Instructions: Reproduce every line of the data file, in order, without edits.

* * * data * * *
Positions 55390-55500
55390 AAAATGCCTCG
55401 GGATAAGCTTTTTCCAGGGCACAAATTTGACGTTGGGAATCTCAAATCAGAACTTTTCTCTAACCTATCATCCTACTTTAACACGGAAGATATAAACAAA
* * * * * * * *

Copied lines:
Positions 55390-55500
55390 AAAATGCCTCG
55401 GGATAAGCTTTTTCCAGGGCACAAATTTGACGTTGGGAATCTCAAATCAGAACTTTTCTCTAACCTATCATCCTACTTTAACACGGAAGATATAAACAAA